A new USGS estimate doubles the amount of recoverable oil in the Bakken region.
It looks like the boom may get a boost.
The United States Geological Survey has just released an updated oil and gas resource assessment for the Bakken and Three Forks formations, and the numbers are promising. The assessments found that the formations contain an estimated mean of 7.4 billion barrels of undiscovered, technically recoverable oil, which is double the previous estimate.
The new Bakken estimate is a mean oil resource of 3.65 BBO, in addition to 3.73 BBO in the Three Forks Formation in North Dakota, South Dakota and Montana, for a total of 7.38 BBO. The assessment represents a significant increase over the mean resource of 3.65 billion barrels of undiscovered Bakken oil estimated in 2008.
In a press release outlining the new findings, Secretary of the Interior Sally Jewell said the greater resource potential is important as the United States tries to reduce its dependence on foreign oil.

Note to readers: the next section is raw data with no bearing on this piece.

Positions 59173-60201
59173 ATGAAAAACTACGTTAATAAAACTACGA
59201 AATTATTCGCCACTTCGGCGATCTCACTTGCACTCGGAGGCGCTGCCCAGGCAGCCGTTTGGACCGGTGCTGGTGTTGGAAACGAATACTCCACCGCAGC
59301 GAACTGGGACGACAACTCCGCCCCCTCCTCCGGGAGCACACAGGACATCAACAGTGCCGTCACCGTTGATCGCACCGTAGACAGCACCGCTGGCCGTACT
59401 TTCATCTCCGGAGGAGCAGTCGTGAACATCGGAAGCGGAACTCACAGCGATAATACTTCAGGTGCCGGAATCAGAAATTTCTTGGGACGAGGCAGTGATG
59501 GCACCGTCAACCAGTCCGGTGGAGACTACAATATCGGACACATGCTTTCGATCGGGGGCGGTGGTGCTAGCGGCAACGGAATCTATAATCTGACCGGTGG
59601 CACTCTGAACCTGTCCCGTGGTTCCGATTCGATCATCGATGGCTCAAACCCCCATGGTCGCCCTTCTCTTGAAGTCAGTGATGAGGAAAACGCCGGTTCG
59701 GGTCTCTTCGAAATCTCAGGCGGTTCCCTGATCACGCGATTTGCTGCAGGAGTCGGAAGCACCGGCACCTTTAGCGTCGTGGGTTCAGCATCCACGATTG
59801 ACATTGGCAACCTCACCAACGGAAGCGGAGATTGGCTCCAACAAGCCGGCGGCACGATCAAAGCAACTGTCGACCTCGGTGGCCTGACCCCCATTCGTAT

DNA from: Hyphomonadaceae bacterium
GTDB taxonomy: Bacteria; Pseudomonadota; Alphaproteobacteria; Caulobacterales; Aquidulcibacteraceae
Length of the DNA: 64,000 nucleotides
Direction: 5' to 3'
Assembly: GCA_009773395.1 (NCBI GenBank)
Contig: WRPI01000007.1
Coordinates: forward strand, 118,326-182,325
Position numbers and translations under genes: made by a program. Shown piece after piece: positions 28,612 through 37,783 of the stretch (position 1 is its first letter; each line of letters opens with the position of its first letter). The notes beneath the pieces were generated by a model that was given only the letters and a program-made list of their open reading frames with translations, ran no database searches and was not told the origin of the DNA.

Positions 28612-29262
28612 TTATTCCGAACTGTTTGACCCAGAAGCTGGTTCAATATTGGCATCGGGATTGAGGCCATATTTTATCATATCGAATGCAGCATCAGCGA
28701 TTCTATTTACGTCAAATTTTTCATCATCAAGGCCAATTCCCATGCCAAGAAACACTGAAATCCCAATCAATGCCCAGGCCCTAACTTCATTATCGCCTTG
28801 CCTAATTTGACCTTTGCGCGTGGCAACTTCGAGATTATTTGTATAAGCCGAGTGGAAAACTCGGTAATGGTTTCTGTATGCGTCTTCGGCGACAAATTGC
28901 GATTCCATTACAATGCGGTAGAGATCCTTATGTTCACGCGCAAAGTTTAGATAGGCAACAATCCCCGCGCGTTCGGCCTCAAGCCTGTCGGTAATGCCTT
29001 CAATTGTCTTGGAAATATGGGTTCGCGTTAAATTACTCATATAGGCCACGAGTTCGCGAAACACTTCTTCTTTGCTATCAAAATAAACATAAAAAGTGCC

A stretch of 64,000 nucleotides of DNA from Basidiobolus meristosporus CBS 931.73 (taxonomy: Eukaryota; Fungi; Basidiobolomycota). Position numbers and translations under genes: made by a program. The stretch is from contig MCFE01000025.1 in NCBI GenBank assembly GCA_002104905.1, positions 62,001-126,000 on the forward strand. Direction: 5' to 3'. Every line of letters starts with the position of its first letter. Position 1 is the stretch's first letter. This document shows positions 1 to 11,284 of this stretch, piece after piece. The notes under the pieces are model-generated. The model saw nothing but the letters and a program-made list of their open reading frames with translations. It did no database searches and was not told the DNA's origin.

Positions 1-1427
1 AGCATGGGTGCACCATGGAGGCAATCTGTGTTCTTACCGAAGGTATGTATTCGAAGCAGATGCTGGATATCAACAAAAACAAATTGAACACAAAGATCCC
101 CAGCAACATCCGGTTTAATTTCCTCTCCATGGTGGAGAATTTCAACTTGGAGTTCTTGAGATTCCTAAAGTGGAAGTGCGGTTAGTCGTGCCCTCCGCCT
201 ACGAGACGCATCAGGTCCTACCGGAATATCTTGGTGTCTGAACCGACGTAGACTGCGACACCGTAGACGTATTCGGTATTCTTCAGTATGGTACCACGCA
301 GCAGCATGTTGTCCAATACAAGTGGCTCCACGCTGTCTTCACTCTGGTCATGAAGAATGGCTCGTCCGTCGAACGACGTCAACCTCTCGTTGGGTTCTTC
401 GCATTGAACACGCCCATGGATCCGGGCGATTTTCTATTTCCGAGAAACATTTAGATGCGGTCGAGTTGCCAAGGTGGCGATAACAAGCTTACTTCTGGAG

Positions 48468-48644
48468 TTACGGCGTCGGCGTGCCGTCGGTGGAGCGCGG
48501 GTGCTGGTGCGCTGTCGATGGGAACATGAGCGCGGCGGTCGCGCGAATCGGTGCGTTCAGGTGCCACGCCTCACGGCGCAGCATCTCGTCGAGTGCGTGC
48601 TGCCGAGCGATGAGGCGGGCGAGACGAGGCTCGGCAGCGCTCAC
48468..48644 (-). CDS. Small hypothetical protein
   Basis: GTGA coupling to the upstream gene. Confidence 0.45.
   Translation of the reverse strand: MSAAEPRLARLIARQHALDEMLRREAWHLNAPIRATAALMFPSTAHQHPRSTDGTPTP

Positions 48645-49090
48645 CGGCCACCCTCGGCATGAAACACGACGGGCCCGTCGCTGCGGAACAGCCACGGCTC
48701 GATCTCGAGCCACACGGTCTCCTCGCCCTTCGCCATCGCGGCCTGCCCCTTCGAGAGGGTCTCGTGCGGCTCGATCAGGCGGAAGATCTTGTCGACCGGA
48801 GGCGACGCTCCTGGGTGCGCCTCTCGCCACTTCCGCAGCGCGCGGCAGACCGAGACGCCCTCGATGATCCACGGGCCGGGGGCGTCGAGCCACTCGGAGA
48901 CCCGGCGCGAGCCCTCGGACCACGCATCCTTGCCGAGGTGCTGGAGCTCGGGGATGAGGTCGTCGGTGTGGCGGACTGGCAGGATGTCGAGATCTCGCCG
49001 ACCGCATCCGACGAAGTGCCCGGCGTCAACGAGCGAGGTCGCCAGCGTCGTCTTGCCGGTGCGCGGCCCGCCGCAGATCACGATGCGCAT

Since the 2008 USGS assessment, more than 4,000 wells have been drilled in the Williston Basin, providing updated subsurface geologic data. Previously, very little data existed on the Three Forks Formation and it was generally thought to be unproductive. However, new drilling resulted in a new understanding of the reservoir and its resource potential.
In addition to oil, these two formations are estimated to contain a mean of 6.7 trillion cubic feet of undiscovered, technically recoverable natural gas and 0.53 billion barrels of undiscovered, technically recoverable natural gas liquids. That is nearly three times the natural gas and natural gas liquids estimated in the 2008 assessment, due primarily to the inclusion of the Three Forks Formation.
The assessment of the Bakken and Three Forks formations was part of a nationwide project assessing U.S. petroleum basins, said USGS Acting Director Suzette Kimball.
The full press release regarding the new assessment can be found here.